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‘Big Bites and Pearly Whites’—new campaign set to tackle record levels of tooth decay in children

09 February 2018

Today (9 Feb) is National Toothache Day and Chelsea and Westminster Hospital NHS Foundation Trust has released shocking images of dental decay in children to raise awareness of how important it is to look after children’s teeth.
  • Children’s dental health campaign ‘Big Bites and Pearly Whites’ launched to tackle record number of operations and hospital admissions in children
  • Chelsea and Westminster Hospital is running the campaign in partnership with local authorities and Public Health England, in the first collaboration of its kind

Today (9 Feb) is National Toothache Day and Chelsea and Westminster Hospital NHS Foundation Trust has released shocking images of dental decay in children to raise awareness of how important it is to look after children’s teeth.

There were nearly 43,000 operations to remove children’s teeth last year in England. This makes tooth decay the top cause of non-emergency hospital admissions for children aged 5–9 in England, despite dental decay and cavities being almost entirely preventable. 

In England, almost a quarter (24.7%) of 5-year-olds have tooth decay, with oral health a huge cost to health services and society. In London, this figure rises to 27%. 

The images and statistics have been highlighted alongside the launch of an innovative new campaign to tackle children’s dental disease, ‘Big Bites and Pearly Whites’.

It is the first children’s dental health initiative co-sponsored by an acute hospital trust and local authorities, with Chelsea and Westminster Hospital having teamed up with the Royal Borough of Kensington and Chelsea, Westminster City Council and Public Health England (PHE) on this project, working together to improve children’s oral health in the community.

Dr Vikram Palit, a clinical innovation fellow with Chelsea and Westminster Hospital and the local authorities, has been driving the initiative alongside the hospital’s lead paediatric dental consultant, Dr Ghaida Al-Jaddir and campaign partners.

Dr Palit said: “Ideally we want to see every child grow up free from tooth decay, because every child deserves to have the best start in life. We hope Big Bites and Pearly Whites will help make parents and carers aware of the range of problems dental disease can cause, as well as how simple they are to avoid. For example—proper brushing, eating healthy snacks, drinking water in exchange for sugary drinks and making sure children visit the dentist by the age of one all make a world of difference.”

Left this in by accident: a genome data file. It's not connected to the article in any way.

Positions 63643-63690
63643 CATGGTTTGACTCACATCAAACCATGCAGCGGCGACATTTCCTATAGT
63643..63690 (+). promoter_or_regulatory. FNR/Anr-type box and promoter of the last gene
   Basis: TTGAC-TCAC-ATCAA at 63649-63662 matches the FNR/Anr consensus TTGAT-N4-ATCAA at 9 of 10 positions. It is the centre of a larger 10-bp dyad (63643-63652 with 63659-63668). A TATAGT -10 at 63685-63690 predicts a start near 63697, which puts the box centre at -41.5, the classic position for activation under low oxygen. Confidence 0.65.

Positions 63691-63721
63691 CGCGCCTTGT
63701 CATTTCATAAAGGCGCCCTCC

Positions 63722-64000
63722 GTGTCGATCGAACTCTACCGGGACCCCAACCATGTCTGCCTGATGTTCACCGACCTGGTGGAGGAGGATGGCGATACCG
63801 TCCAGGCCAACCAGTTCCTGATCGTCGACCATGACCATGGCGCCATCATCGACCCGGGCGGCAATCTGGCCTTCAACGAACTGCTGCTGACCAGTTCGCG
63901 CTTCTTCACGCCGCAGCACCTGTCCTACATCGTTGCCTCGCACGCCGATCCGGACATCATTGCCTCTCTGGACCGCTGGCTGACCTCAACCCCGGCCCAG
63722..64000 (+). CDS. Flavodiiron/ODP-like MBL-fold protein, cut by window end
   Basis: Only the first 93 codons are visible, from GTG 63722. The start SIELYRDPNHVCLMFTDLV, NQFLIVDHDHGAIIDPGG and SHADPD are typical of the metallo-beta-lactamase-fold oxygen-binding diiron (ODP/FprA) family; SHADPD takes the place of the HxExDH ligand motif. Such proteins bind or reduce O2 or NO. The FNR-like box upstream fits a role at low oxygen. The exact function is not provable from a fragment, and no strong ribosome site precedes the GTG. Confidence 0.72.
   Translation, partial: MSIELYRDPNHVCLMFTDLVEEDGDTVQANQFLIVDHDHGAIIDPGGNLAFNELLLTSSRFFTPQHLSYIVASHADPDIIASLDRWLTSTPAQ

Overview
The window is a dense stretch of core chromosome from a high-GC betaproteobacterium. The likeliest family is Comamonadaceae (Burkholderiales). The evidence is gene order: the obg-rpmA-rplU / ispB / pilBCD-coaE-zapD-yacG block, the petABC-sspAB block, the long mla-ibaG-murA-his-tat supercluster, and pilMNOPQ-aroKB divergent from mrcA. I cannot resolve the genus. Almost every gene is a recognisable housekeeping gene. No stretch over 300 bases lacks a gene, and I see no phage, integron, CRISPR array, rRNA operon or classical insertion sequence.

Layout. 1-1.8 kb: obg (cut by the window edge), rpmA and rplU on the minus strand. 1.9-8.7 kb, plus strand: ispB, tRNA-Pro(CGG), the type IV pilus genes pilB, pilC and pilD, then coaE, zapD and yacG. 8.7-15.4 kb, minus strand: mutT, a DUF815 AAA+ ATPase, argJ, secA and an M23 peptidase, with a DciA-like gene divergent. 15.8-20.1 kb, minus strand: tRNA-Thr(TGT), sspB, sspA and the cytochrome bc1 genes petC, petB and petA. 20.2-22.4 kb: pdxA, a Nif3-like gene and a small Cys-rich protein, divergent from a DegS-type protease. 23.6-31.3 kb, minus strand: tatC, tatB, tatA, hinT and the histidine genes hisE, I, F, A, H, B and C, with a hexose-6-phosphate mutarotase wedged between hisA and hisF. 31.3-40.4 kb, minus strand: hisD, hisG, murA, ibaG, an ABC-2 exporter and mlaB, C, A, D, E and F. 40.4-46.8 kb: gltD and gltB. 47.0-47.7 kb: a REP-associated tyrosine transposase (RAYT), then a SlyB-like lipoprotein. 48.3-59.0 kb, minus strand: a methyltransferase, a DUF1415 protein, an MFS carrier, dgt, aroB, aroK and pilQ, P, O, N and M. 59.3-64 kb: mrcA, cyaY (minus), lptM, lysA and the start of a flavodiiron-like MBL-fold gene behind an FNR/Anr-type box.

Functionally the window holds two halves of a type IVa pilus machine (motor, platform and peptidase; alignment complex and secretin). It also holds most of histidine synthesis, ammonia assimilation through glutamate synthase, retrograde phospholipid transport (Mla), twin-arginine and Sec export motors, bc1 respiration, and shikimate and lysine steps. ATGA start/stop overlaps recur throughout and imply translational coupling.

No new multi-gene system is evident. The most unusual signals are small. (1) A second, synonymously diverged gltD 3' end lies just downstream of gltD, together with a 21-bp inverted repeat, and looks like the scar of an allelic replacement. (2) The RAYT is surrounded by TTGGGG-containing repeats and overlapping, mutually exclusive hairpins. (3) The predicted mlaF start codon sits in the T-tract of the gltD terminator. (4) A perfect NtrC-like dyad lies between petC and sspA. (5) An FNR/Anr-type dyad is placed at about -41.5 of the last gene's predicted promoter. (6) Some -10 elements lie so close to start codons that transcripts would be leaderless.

“We don’t want to see children coming through our doors with entirely preventable dental decay—with good habits early in life, more young ones can have a better chance at a happier and healthier childhood,” Dr Palit added.

The advice is simple:

  1. Tooth brushing—twice a day for two minutes, with age-appropriate fluoride toothpaste, reaching front and back teeth.
  2. Healthy eating—children should snack on fruit and vegetables, and drink water and/or milk (save any occasional sugary treats for meal times on special occasions).
  3. Visit the dentist—at least once a year and before a child’s first birthday. NHS dental treatment is free for under 18s.

Cllr Emma Will, Kensington and Chelsea’s Lead Member for Family Services, said: “We are happy to be working with Chelsea and Westminster Hospital and Westminster Council to try and combat tooth decay in children. I want to encourage as many parents as possible to take their children for regular check-ups, it’s free and can help keep children’s teeth healthy and avoid unnecessary trips to hospital.” 

Cllr Heather Acton, Westminster City Council Cabinet Member for Adult Social Services and Public Health, said: “It is so important that we lead the way and address this problem in Westminster. We are aiming to reach children and taking the time to get the message across in an innovative way, working with schools, dentists and doctors. If your baby’s first teeth have appeared, it is time to visit the dentist. This is free and getting into a routine of taking your children to the dentist makes a real difference.”

The campaign will run for an initial three years, aiming to significantly reduce the number of children’s hospital admissions and dental extractions for tooth decay by 2020. Through a coordinated health campaign, research study and public health intervention this initiative hopes to inform future public health policy towards improving children’s oral health.